Once you’ve gone through the initial set up for the machine, which takes about 15-20 minutes, including installing the filter in the water tank and going through some basic menu settings, the Eletta is quick and simple to use. Turn it on and the Eletta takes about a minute to warm up. Convenient buttons on the front panel let you select your drink type – single or double shot espresso, long coffee, cappuccino, caffe latte, latte macchiato or straight milk. And you can customize strength, volume and brewing, as I described above.
There’s a drip tray below to catch water from an initial rinse the machine does when first turned on and a final rinse when turned off. The drip tray holds a fair amount of liquid, though I found it easier to just stick a cup under to spout to catch the liquid to avoid cleaning the tray as often. Spent coffee grounds are dispensed into an internal container which can hold 14 drinks worth of grounds. The machine will flash a message when full (or 72 hours after your first drink) – then you can just pull it out and dump in the trash or compost.
The water tank slides out for easy filling and holds 2 liters (though it reads empty when there’s still an inch left, so around 1.8 liters is usable). An integrated water filter (included) can optionally be used to soften your water and will need to be changed every two months. The Eletta also has a water hardness setting in the menu that controls how long the machine will run before you start getting descaling recommendations on the display. The Eletta includes a water hardness test strip, which showed our water to be the highest level of hardness. That was somewhat odd, as New York City is known for having soft water, but I set the machine’s hardness to the high level, anyhow. At that setting, I started getting the descaling message after a little over a month of use – much sooner than I do with my Nespresso Lattissima. The Eletta includes a descaling kit in the box, but the process is time consuming so make sure you set your water hardness to the proper level for your actual conditions.
Other features include:
- A sliding drink dispenser for multiple cup heights (maximum of 5.5 inches)
- A 14.1 oz capacity beans container
- A cup warmer on the top that gets seriously warm (that’s a good thing, and you can turn it off, if desired).
Cleaning the Eletta is straightforward. All of the milk dispenser parts are dishwasher safe and the container is easy to disassemble. You will want to rinse out the drip tray whenever you empty the grounds, otherwise the tray can develop a film.
During my 2+ months of use, I had zero problems with the Eletta. Everything worked exactly it should, with no water leakage from brewing, as I frequently get with my Lattissima, or misplaced grounds. One minor quibble I found during use - the beans container doesn’t give you a warning when it is almost empty, so you can be in the middle of making a cappuccino only to find out you’re out of beans.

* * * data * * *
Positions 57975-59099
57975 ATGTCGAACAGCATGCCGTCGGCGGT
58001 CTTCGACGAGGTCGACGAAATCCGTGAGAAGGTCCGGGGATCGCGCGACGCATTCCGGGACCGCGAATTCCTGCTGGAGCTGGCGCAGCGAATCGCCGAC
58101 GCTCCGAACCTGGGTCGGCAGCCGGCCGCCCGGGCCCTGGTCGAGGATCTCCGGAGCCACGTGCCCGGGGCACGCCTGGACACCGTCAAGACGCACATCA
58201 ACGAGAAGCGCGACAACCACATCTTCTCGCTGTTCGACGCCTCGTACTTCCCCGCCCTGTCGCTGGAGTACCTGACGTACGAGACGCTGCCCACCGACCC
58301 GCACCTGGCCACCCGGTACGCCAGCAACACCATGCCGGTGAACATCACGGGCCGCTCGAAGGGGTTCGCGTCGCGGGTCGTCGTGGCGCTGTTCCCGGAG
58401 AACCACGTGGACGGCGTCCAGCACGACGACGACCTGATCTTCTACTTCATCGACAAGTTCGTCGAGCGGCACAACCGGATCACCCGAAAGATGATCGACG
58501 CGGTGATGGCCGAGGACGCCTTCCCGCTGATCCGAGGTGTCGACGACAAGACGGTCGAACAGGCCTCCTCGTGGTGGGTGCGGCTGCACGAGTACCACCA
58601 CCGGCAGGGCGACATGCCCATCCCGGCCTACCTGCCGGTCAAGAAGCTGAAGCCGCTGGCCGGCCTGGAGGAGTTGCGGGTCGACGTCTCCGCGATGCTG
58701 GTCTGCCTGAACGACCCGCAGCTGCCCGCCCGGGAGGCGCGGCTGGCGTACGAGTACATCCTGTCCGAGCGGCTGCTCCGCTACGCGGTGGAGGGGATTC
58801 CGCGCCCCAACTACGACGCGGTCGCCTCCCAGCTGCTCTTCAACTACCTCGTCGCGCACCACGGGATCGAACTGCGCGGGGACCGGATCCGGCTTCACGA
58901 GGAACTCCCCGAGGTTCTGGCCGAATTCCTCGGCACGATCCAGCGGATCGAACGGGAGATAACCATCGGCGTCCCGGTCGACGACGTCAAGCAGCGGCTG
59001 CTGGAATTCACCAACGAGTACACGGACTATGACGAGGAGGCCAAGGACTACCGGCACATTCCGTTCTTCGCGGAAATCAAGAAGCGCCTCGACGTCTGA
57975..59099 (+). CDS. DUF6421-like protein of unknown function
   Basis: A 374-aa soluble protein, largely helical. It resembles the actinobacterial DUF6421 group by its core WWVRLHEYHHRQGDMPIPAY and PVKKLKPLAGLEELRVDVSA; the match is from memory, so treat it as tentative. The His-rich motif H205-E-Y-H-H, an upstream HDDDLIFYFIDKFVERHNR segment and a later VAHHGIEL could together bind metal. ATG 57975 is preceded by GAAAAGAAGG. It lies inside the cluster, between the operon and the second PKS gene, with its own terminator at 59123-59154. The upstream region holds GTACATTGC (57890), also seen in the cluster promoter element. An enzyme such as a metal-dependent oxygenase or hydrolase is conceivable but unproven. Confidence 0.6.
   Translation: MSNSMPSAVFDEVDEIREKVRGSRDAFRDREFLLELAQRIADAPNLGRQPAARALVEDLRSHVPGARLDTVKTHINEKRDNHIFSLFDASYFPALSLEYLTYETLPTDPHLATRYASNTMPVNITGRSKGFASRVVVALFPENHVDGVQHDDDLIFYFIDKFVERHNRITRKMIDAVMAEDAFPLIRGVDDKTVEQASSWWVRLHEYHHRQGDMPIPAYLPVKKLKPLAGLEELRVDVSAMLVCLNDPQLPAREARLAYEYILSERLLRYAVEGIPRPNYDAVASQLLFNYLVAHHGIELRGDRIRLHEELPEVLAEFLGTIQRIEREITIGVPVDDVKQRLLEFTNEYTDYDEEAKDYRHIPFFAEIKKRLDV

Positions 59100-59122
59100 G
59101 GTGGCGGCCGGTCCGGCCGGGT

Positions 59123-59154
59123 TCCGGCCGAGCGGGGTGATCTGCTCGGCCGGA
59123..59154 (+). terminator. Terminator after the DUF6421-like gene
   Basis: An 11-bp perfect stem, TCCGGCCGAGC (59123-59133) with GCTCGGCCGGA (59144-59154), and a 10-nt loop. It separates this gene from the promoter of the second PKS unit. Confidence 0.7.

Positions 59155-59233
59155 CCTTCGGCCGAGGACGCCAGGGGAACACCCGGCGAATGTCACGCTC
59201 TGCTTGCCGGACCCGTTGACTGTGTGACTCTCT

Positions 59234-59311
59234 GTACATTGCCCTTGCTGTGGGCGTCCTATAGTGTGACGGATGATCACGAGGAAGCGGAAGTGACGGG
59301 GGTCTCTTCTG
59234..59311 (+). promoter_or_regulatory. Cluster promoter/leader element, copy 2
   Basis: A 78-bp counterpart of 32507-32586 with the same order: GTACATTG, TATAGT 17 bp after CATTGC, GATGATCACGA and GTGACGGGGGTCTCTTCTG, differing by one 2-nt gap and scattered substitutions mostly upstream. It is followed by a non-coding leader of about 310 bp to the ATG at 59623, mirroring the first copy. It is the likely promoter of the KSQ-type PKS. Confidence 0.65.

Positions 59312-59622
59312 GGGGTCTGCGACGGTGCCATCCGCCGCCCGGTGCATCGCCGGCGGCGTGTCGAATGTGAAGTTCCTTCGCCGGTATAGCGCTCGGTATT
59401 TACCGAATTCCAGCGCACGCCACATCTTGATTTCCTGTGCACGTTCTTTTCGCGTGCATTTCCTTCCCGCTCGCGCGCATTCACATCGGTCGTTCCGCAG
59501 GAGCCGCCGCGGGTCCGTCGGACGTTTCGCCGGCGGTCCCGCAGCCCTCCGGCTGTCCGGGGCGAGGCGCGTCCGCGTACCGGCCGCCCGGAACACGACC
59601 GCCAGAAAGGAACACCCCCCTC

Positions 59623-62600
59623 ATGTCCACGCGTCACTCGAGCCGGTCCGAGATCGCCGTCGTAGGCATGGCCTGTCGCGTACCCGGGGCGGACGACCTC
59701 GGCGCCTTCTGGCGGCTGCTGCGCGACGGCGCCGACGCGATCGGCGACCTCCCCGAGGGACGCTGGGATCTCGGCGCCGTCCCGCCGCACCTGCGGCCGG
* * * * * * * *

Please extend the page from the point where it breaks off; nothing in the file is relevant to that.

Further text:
The Eletta model I tested, the ECAM45760B, costs $1,999.95 on DeLonghi. It’s also available on Amazon, where reviewers give it a very solid 4.5 out of 5 stars, as of the time this article was written.
Let’s be frank, two thousand bucks is a lot of money to spend on a cappuccino machine. However, when you work out the costs over time, the Eletta is cheaper than a daily Starbucks. Here’s the math. Each shot in the Eletta is about 8 grams of beans, so one pound of coffee with give you about 57 shots. If your beans are $12 per pound, that’s $.21 per shot. Therefore, two cappuccinos (about equal to a Starbucks Grande Cappuccino) will run around $.50, including the cost of the milk. With a typical Starbucks Grande Cappuccino running around $4 with tax, you’re saving $3.50 per drink. A little more math dividing the cost of the Eletta by the drink savings, and the machine pays for itself in about 570 drinks. So around a year and a half, if you’re a daily drinker, or less than a year if you and your spouse are both daily drinkers or have you have two drinks a day.
You can do similar math for the ownership cost benefits of the Eletta over a pod-based system, like the Nespresso Lattissima, which at $.70 and up per pod gets expensive quickly (though still offers a big savings over Starbucks).
For those willing to get more hands on with the espresso making process, a manual machine like the DeLonghi La Specialista Arte (read our review of the Arte) at $699.95 will give you just as good (perhaps even slightly better results) for a lot less money. The trade-off is you need to tamp the beans and froth the milk yourself.
The DeLonghi Eletta is a fabulously convenient fully automatic espresso and cappuccino maker that delivers on taste. If you’re a coffee lover, like I am, you’ll appreciate the quality of the result over pod-based systems, like Nespresso (which are still pretty good), and your typical chain coffee bar. Yes, you can do better with a high-quality manual espresso machine, if you know what you’re doing and you’re willing to put in the effort. But for the rest of us who want a great espresso or cappuccino at home with just the push of a button, the DeLonghi Eletta is an excellent choice.
[Image credit: Techlicious]